The twist is very small but perceived, and allows the force coming from the wire to be better distributed in the hole.

Old pins where in iron, they also can be twisted (I did) but this can be dangerous due to the type of metal and how it was made (by folding). Also old instruments that need to be tuned often due to iron strings and other things, do not really benefit of a super strong "pin setting" The tone is made cleaner and stronger, stability is way better, but when you need to tune again the manipulations are less easy than with a lighter pin setting.

As it you attained a very firm pin setting with a harpsichord, unlocking the pin is a loss of time, an I suggest that if the pin is stronger set, the less it is unlocked/re-locked the best it is.stronger setting mean some force involved.

It is mostly worth doing because the tone is really more present.


I did not notice iron pins where soft, possibly what you feel is more the block than the pin (the difference is difficult to perceive)

Modern stainless steel pins are soft (no much elasticity) but the ones I use are in steel somehow soft in fact, but they are springy enough when under stress.


Last edited by Olek; 06/06/14 02:03 AM.

Professional of the profession.
Foo Foo specialist
I wish to add some kind and sensitive phrase but nothing comes to mind.!
Re: Setting Pins [Re: Olek] #2286294
06/05/14 06:08 PM
06/05/14 06:08 PM
Joined: Nov 2010
Posts: 5,597
Melbourne, Australia
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ando Offline
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Originally Posted by Olek

Modern stainless steel pins are soft (no much elasticity) but the ones I use are in steel somehow soft in fact, but they are springy enough when under stress.



That's tensile strength you are talking about. The soft pins would not be ideal because they would deform over time. Too-high tensile steel isn't good either because it can break. The pins you use must be quite high tensile, but not brittle - the best combination of strength, resilience and flexibility.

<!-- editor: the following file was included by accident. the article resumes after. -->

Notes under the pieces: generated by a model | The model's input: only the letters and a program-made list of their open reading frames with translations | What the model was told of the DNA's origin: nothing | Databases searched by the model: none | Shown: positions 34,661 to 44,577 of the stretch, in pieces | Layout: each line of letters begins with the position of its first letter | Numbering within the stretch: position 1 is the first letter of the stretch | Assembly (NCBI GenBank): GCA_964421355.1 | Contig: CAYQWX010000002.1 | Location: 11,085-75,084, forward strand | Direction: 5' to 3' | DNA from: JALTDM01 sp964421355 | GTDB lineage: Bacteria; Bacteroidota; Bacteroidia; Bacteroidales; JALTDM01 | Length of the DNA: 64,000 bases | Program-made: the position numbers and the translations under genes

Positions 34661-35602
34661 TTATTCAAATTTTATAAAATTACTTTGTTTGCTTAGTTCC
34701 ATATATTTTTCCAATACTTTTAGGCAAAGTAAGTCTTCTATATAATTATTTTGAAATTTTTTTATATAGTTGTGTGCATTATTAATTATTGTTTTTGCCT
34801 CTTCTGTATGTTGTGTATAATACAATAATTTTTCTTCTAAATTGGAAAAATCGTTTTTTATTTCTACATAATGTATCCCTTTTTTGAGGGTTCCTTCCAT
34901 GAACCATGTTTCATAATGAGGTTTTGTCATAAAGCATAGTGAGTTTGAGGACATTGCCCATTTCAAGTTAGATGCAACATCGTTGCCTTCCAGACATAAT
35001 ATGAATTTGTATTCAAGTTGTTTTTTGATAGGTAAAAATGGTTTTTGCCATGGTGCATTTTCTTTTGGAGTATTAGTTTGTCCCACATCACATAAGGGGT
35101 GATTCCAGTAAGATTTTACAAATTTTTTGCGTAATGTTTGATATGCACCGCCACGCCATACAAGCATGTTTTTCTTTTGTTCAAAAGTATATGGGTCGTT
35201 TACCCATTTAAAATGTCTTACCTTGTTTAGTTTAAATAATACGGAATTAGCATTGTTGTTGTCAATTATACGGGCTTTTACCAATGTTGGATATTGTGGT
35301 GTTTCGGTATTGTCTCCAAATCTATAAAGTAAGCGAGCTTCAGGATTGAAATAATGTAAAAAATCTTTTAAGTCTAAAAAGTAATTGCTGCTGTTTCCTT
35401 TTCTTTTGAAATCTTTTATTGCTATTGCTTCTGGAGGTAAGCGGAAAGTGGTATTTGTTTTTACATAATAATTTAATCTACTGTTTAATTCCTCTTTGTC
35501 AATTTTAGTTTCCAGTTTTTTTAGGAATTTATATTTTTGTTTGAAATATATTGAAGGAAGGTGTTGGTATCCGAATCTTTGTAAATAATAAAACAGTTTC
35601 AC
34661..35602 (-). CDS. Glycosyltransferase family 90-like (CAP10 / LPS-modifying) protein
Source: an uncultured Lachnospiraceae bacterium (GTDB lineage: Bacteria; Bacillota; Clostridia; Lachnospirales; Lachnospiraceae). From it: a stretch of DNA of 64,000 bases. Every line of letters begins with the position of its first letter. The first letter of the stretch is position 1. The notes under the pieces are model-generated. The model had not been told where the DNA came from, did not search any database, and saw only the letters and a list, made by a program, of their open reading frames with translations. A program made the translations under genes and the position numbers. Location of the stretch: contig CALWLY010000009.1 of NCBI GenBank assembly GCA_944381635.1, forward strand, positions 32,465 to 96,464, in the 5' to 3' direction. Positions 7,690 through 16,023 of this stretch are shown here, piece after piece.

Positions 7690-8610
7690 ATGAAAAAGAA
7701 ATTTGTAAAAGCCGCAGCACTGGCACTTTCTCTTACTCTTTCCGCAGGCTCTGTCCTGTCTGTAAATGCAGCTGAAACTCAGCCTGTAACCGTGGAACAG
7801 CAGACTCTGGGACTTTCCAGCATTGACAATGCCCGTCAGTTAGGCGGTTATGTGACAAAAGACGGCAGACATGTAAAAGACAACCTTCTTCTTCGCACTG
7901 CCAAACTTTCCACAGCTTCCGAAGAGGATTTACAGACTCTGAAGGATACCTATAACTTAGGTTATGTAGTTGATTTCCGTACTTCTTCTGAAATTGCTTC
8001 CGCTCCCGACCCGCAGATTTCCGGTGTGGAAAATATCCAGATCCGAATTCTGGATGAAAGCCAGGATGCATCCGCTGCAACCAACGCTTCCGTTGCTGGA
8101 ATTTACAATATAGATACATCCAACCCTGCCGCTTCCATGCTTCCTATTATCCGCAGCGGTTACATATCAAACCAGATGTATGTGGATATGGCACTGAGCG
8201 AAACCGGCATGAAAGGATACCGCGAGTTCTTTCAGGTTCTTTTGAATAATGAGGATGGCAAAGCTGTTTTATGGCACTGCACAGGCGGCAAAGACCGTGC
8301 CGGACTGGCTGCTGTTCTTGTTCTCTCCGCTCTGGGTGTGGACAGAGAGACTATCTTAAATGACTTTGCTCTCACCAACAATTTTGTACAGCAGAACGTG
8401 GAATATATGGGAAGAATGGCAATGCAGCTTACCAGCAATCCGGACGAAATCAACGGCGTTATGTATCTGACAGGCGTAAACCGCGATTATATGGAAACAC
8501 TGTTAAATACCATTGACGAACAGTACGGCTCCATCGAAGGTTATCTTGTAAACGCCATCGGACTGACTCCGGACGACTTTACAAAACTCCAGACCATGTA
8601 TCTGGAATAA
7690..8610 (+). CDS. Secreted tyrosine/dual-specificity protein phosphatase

Re: Setting Pins [Re: curlyfries] #2286348
06/05/14 08:43 PM
06/05/14 08:43 PM
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Gene Nelson Offline
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No problem
Cannot recall any previous requests however.
Glad I read to the end of this thread or I would have missed it again.
A personal email could have had a bit less gratification but would have been more effective.
Hey Ken, its just connected dashes - plain text.
Are you certain it is the cause of stated screen issues?
I don't see it on my pc.


RPT
PTG Member
Re: Setting Pins [Re: Gene Nelson] #2286350
06/05/14 09:00 PM
06/05/14 09:00 PM
Joined: Apr 2006
Posts: 2,576
Pennsylvania
Ken Knapp Offline

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Originally Posted by Gene Nelson

Hey Ken, its just connected dashes - plain text.
Are you certain it is the cause of stated screen issues?
I don't see it on my pc.


Yes, I'm certain. I edited your posts and the problem went away.


Ken

Hammond Organ Technician
Piano Torturer
Re: Setting Pins [Re: Gene Nelson] #2286371
06/05/14 09:57 PM
06/05/14 09:57 PM
Joined: Nov 2010
Posts: 5,597
Melbourne, Australia
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ando Offline
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Originally Posted by Gene Nelson
No problem
Cannot recall any previous requests however.
Glad I read to the end of this thread or I would have missed it again.
A personal email could have had a bit less gratification but would have been more effective.
Hey Ken, its just connected dashes - plain text.
Are you certain it is the cause of stated screen issues?
I don't see it on my pc.


Gene, the attempts to point this out to you were "gratification" free. They were very polite and non-confrontational. I made 2 previous attempts, and others made attempts also. The fact that you fail to read posts which are addressed to you, quoting your name, in threads that you were actively participating in, should not be made into a short-coming of others. Of course people will respond to your posts on a forum - we had every right to expect you would see our posts addressing you. In any case, I'm glad the message has finally got through and my small screen won't be having headaches in future. No hard feelings, Gene.